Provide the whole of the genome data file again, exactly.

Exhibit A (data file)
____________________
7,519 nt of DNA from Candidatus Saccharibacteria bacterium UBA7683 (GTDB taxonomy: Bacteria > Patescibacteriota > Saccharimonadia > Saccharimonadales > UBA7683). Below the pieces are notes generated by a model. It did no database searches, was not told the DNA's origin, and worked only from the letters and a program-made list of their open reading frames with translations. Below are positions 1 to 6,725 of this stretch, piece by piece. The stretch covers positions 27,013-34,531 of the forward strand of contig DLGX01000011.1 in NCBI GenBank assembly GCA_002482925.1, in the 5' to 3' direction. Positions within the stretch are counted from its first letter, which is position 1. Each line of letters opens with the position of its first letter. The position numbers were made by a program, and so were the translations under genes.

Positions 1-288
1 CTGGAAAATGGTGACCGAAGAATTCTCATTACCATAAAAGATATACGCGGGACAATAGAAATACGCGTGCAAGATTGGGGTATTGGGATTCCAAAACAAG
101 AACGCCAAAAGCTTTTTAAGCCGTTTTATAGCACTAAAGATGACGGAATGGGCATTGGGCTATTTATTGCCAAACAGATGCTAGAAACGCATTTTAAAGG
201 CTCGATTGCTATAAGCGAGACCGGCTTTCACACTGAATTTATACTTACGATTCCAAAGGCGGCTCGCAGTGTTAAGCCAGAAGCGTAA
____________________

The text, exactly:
7,519 nt of DNA from Candidatus Saccharibacteria bacterium UBA7683 (GTDB taxonomy: Bacteria > Patescibacteriota > Saccharimonadia > Saccharimonadales > UBA7683). Below the pieces are notes generated by a model. It did no database searches, was not told the DNA's origin, and worked only from the letters and a program-made list of their open reading frames with translations. Below are positions 1 to 6,725 of this stretch, piece by piece. The stretch covers positions 27,013-34,531 of the forward strand of contig DLGX01000011.1 in NCBI GenBank assembly GCA_002482925.1, in the 5' to 3' direction. Positions within the stretch are counted from its first letter, which is position 1. Each line of letters opens with the position of its first letter. The position numbers were made by a program, and so were the translations under genes.

Positions 1-288
1 CTGGAAAATGGTGACCGAAGAATTCTCATTACCATAAAAGATATACGCGGGACAATAGAAATACGCGTGCAAGATTGGGGTATTGGGATTCCAAAACAAG
101 AACGCCAAAAGCTTTTTAAGCCGTTTTATAGCACTAAAGATGACGGAATGGGCATTGGGCTATTTATTGCCAAACAGATGCTAGAAACGCATTTTAAAGG
201 CTCGATTGCTATAAGCGAGACCGGCTTTCACACTGAATTTATACTTACGATTCCAAAGGCGGCTCGCAGTGTTAAGCCAGAAGCGTAA